Training a Really Smart PitBull Mix to Focus to Stop Her Leash Aggression

By: David Codr

Published Date: November 13, 2017

Nelly Omaha pit - Training a Really Smart PitBull Mix to Focus to Stop Her Leash Aggression

For this Omaha dog training session we worked with an extremely intelligent 1 year-old Pit Bull mix named Nelly, training her to focus to stop her leash aggression towards dogs and protectively aggressive behavior when some new people come to the house.

As a dog behavior expert I always apply soft body language when meeting reactive dogs or any dogs with aggressive behavior. From what I saw, I would not consider Nelly an aggressive dog.

I noticed a number of things that the human was doing that likely confused Nelly as to what her role in the home was. Being found on the street, we don’t know about her backstory, but from what I observed, she seemed to be reactive in a territorial or protective way.

I suggested a number of small changes to help shift the leader follower dynamic in the home. This transition needs to take place in order for Nelly to stop thinking her role is to be a protective dog when people come to the home or to dogs she sees on walks.

Paying attention to when she is petting the dog and making an emphasis on rewarding desired behaviors will go a long ways towards helping Nelly see and respect her guardian’s authority.

I recommended Nelly’s guardian move her dog bed away from the current location next to the front door and near a window that looks down into the yard. This perch certainly confused Nelly into thinking part of her job was door guard.

To make it easier for Nelly to be calm when new guests arrived, I showed her guardian how to teach her to go to a spot several feet away from the door (command word “off duty”) and the dog understood what I was asking after only one repetition.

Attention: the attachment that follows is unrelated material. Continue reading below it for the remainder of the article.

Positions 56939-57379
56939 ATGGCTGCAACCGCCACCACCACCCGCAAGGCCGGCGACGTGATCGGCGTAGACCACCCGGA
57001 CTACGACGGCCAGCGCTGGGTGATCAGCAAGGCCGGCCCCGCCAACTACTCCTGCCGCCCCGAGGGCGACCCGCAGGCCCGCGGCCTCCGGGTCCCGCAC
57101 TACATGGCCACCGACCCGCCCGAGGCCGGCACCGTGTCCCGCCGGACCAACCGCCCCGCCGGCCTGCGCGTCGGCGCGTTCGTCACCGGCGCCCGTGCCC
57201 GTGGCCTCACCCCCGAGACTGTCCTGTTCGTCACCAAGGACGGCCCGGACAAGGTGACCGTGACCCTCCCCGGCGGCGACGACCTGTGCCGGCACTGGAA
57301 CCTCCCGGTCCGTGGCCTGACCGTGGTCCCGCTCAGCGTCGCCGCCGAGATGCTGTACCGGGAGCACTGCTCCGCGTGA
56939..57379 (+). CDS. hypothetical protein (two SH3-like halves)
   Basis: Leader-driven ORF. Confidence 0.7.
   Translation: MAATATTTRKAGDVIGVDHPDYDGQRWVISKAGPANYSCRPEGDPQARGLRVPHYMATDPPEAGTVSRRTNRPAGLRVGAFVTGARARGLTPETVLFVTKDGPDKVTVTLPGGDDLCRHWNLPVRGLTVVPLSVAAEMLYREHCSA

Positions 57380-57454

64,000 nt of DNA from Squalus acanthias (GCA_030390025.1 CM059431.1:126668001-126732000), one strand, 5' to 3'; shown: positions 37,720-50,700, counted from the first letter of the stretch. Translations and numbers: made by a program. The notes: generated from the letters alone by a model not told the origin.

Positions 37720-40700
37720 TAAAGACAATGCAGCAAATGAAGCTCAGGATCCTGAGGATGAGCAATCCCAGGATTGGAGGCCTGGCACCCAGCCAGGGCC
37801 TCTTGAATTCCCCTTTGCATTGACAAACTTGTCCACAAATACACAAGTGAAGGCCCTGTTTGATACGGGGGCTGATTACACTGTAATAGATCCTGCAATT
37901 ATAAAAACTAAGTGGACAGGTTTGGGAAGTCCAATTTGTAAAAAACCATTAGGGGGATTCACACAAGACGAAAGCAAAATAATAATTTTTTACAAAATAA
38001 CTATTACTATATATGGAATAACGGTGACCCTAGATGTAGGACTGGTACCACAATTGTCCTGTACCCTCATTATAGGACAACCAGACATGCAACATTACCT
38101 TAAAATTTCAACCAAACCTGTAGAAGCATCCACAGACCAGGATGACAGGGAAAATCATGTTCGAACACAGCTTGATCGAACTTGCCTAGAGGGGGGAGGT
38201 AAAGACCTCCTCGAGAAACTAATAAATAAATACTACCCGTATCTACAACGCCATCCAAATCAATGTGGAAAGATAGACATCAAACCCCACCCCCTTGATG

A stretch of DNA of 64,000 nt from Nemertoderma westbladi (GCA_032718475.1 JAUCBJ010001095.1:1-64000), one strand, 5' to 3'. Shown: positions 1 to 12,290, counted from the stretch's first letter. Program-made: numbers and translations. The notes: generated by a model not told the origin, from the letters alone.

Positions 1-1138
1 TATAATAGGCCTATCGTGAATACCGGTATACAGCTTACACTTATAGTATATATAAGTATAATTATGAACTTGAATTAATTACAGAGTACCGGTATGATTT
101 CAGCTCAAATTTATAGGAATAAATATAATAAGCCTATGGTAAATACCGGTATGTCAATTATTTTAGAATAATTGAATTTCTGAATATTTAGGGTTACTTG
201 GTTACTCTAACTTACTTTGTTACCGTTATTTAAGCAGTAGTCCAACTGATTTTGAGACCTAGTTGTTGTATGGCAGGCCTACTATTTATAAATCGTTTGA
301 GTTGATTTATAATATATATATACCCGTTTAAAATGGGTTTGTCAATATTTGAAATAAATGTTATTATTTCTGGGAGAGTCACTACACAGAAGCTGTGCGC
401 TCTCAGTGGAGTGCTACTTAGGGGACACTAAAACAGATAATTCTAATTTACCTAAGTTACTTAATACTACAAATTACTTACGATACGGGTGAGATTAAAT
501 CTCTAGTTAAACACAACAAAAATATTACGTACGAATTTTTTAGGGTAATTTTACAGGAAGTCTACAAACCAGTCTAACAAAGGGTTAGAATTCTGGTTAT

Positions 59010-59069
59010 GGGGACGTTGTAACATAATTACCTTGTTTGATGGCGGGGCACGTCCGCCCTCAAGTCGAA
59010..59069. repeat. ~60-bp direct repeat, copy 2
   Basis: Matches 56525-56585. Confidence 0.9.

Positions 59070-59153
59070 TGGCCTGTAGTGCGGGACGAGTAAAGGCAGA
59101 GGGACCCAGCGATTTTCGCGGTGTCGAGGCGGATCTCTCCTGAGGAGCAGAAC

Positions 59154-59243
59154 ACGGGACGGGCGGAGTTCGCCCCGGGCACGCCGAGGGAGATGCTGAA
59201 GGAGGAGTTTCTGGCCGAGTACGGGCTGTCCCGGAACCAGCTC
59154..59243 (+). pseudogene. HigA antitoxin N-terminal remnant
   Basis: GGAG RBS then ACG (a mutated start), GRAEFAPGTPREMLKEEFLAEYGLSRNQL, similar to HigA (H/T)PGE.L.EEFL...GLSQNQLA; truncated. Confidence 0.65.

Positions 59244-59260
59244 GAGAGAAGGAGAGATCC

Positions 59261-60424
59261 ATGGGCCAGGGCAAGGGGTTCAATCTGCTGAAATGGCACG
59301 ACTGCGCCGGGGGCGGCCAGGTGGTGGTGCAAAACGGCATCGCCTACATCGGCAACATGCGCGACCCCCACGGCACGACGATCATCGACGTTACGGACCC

Because she is such an intelligent dog, I recommended her guardian find a different trick or command (on google or youtube) to teach her each week until the end of the year (or longer). By instructing the dog in a new command then practicing it all week long, the bond between human and canine will be deepened which will establish even more respect for her human as the leader.

To address Nelly’s leash aggression towards dogs on walks, I went over a focus exercise.

It only took a few repetitions before Nelly was looking up at my face on command. Once that was the case I walked her guardian through the exercise. Within minutes Nelly was looking up at anyone who gave her the focus command word. Another illustration of her high level of intelligence.

Being able to redirect Nelly’s attention will greatly improve her behavior if her guardian gets her attention before she can act aggressive to another dog. Stopping dog aggression is all about good timing and redirection.

By the end of the session, Nelly was already following the new rules and was responding to the new commands. Her guardian’s responses and reaction times had improved significantly as well.

We finished things up by filming a roadmap to success video to make it easier for the guardian to remember all the positive dog training tips we covered to help Nelly stop acting aggressive to new people and dogs.

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This post was written by: David Codr